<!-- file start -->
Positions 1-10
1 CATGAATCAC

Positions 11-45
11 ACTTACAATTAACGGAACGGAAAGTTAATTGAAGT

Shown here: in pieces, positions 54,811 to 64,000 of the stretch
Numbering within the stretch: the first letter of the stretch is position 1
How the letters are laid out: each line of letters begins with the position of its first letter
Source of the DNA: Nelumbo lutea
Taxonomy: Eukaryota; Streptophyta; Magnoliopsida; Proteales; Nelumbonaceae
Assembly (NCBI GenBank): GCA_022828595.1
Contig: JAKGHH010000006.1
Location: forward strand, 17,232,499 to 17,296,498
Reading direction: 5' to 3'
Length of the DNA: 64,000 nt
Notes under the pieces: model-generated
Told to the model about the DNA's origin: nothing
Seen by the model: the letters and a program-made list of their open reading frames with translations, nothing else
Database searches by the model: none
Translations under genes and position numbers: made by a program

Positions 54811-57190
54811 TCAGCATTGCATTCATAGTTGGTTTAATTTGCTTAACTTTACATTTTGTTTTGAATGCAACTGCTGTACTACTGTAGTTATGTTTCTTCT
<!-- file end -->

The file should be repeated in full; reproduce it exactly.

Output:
Positions 1-10
1 CATGAATCAC

Positions 11-45
11 ACTTACAATTAACGGAACGGAAAGTTAATTGAAGT

Shown here: in pieces, positions 54,811 to 64,000 of the stretch
Numbering within the stretch: the first letter of the stretch is position 1
How the letters are laid out: each line of letters begins with the position of its first letter
Source of the DNA: Nelumbo lutea
Taxonomy: Eukaryota; Streptophyta; Magnoliopsida; Proteales; Nelumbonaceae
Assembly (NCBI GenBank): GCA_022828595.1
Contig: JAKGHH010000006.1
Location: forward strand, 17,232,499 to 17,296,498
Reading direction: 5' to 3'
Length of the DNA: 64,000 nt
Notes under the pieces: model-generated
Told to the model about the DNA's origin: nothing
Seen by the model: the letters and a program-made list of their open reading frames with translations, nothing else
Database searches by the model: none
Translations under genes and position numbers: made by a program

Positions 54811-57190
54811 TCAGCATTGCATTCATAGTTGGTTTAATTTGCTTAACTTTACATTTTGTTTTGAATGCAACTGCTGTACTACTGTAGTTATGTTTCTTCT